The Rise and Fall of the Caucasian Race: A Political History of Racial Identity

The term “Caucasian” is a curious invention of the modern age. Originating in 1795, the word identifies both the peoples of the Caucasus Mountains region as well as those thought to be “Caucasian”. Bruce Baum explores the history of the term and the category of the “Caucasian race” more broadly in the light of the changing politics of racial theory and notions of racial identity. With a comprehensive sweep that encompasses the understanding of "race" even before the use of the term “Caucasian,” Baum traces the major trends in scientific and intellectual understandings of “race” from the Middle Ages to the present day. Baum’s conclusions make an unprecedented attempt to separate modern science and politics from a long history of racial classification. He offers significant insights into our understanding of race and how the “Caucasian race” has been authoritatively invented, embraced, displaced, and recovered throughout our history.

Britains Toy Soldiers: The History and Handbook 1893-2013

This is the first full-color history of the world-famous toy soldiers to chart the whole story of their development from Victorian table toy to 21st Century collectable. Prior to 1893 the family toy business of the Britain family was struggling as the toy industry was dominated by German manufacturers and importers. Then came the fateful decision first to import, then to design and manufacture, toy soldiers, an area the German firms were particularly strong in. Britains Toy Soldiers were born and soon their boxes stamped with the slogan 'Best Quality English Make' were being eagerly opened by little boys across Britain and then around the world. The rest, as they say is history and it is all captured here by James Opie, the world's leading expert on the subject, as he lovingly traces the varying fortunes of arguably the most famous British toy company. Illustrated with lavish color photographs, many of them featuring items from the author's own collection, the book includes feature sections such as collectors' favorites and prices, high-value and famous sets, artistic highlights, quirks and mysteries. It is without doubt the most authoritative book on the subject and will be welcomed by the thousands of devoted collectors world wide as well as many more with fond memories of childhood battles with these beautiful toys.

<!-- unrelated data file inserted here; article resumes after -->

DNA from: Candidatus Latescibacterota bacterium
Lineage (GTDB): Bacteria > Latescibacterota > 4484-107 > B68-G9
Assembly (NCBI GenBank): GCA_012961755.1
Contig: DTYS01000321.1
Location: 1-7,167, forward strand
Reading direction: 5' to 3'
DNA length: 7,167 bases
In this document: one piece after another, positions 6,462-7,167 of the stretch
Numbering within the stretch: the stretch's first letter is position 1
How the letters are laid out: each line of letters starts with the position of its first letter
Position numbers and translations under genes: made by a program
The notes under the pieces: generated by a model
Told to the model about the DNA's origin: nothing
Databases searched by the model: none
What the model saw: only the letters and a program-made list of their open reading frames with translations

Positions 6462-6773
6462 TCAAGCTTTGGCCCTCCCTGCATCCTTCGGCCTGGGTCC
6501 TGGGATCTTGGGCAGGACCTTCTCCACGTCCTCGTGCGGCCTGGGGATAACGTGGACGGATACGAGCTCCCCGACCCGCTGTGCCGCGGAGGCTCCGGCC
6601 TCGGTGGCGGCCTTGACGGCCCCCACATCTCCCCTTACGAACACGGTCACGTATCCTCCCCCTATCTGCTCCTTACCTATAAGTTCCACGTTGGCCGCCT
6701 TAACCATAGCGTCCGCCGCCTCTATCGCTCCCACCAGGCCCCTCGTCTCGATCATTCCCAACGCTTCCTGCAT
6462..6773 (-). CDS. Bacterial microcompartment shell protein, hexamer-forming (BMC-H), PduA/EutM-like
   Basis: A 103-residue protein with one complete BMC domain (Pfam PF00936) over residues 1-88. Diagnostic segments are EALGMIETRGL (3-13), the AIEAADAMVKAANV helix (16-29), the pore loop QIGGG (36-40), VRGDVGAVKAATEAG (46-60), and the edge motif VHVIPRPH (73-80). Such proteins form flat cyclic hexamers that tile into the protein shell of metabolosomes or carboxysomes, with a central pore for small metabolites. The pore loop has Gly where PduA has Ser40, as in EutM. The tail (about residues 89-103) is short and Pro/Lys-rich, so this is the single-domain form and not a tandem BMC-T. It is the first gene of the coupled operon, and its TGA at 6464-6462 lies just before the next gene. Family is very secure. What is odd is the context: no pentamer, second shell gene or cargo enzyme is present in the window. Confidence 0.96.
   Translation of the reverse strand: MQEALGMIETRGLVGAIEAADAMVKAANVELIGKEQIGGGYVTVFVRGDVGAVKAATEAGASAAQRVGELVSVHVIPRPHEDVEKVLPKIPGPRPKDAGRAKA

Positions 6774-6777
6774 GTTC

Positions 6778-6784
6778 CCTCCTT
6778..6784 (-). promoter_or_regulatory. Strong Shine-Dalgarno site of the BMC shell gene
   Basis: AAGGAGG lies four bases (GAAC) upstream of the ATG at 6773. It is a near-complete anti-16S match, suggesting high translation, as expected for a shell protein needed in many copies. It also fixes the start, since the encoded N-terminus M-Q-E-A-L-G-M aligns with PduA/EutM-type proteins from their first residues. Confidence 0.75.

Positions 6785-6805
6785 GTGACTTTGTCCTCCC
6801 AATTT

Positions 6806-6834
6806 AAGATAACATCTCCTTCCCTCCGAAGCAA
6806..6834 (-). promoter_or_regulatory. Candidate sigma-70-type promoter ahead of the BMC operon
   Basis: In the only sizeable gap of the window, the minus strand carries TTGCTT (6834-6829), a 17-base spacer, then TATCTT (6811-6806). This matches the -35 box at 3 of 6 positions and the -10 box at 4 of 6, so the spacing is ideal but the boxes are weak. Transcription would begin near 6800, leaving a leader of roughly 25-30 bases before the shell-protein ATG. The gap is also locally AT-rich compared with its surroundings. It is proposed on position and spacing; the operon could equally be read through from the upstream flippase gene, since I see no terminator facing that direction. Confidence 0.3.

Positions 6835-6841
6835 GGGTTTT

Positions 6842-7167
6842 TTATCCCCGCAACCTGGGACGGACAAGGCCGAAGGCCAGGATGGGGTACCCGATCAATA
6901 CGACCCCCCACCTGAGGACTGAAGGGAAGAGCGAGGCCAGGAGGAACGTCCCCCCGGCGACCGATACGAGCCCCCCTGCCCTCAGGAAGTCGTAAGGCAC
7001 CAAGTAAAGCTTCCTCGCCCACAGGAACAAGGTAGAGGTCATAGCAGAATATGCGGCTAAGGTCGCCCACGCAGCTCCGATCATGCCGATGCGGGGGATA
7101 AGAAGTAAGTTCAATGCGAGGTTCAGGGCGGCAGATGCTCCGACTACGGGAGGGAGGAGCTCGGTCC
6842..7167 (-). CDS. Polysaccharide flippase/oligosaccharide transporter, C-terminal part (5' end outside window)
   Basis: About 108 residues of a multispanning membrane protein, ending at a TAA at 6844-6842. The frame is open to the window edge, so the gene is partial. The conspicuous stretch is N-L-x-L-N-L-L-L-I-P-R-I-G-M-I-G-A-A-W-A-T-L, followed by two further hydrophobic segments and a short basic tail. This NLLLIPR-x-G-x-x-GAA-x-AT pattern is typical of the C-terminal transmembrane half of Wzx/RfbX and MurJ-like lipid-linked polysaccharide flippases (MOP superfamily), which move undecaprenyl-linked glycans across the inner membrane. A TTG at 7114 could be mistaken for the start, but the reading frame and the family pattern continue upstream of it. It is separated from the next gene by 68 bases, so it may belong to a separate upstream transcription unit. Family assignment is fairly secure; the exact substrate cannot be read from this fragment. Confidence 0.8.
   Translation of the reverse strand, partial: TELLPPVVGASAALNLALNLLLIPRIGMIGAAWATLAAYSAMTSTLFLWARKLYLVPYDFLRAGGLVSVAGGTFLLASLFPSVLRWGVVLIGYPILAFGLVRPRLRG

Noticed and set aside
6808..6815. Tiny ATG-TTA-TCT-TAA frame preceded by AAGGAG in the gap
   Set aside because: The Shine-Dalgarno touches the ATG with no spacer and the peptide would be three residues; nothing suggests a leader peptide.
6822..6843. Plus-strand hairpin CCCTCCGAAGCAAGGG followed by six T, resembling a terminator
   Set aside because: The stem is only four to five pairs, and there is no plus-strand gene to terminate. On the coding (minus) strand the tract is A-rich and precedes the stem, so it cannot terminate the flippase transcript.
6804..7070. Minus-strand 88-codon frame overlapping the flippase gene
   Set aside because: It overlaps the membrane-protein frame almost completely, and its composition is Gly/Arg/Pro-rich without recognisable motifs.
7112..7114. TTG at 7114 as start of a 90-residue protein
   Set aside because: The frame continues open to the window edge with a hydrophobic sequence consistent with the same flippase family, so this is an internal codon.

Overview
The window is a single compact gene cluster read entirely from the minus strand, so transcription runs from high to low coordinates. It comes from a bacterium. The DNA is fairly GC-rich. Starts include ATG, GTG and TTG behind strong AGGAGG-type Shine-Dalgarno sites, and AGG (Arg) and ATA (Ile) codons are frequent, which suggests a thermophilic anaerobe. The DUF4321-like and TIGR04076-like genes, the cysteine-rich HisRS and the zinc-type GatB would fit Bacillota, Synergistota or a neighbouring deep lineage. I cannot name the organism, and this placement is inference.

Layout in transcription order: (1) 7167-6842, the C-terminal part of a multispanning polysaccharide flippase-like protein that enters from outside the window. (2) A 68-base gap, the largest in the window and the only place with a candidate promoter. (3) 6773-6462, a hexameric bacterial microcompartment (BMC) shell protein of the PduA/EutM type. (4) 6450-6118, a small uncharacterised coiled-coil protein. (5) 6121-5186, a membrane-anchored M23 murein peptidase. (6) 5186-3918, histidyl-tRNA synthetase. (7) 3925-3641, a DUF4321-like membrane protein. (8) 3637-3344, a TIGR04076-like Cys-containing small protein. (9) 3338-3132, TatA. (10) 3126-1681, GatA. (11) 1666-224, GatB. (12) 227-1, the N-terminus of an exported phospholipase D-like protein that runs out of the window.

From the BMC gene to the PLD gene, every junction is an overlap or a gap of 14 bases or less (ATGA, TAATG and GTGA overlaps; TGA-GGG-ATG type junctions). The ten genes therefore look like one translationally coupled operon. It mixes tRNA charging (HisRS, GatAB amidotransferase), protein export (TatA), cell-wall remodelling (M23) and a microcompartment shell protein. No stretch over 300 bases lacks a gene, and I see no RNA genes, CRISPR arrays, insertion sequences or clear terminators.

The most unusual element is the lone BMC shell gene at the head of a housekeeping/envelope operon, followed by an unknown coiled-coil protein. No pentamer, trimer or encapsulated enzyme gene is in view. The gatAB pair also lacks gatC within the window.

Nantucket Sound:: A Maritime History

An ancient fishing ground, vital shipping passage and final resting place for those unable to navigate its rocky shoals, Nantucket Sound--bordered by Martha's Vineyard, Cape Cod and, of course, Nantucket--remains one of New England's most historic waterways. Here, the first rays of morning sunlight touch the United States before sweeping westward. In fact, the area's early inhabitants were called Wampanoag: People of the Dawn." From whaling culture and infamous shipwrecks to legends of Vikings, sea gods and John Smith, local author Theresa Mitchell Barbo unearths the stories hidden beneath these rough waves. At once unforgiving and generous, Nantucket Sound has seduced countless seafarers with its siren song but still overflows with diverse marine life."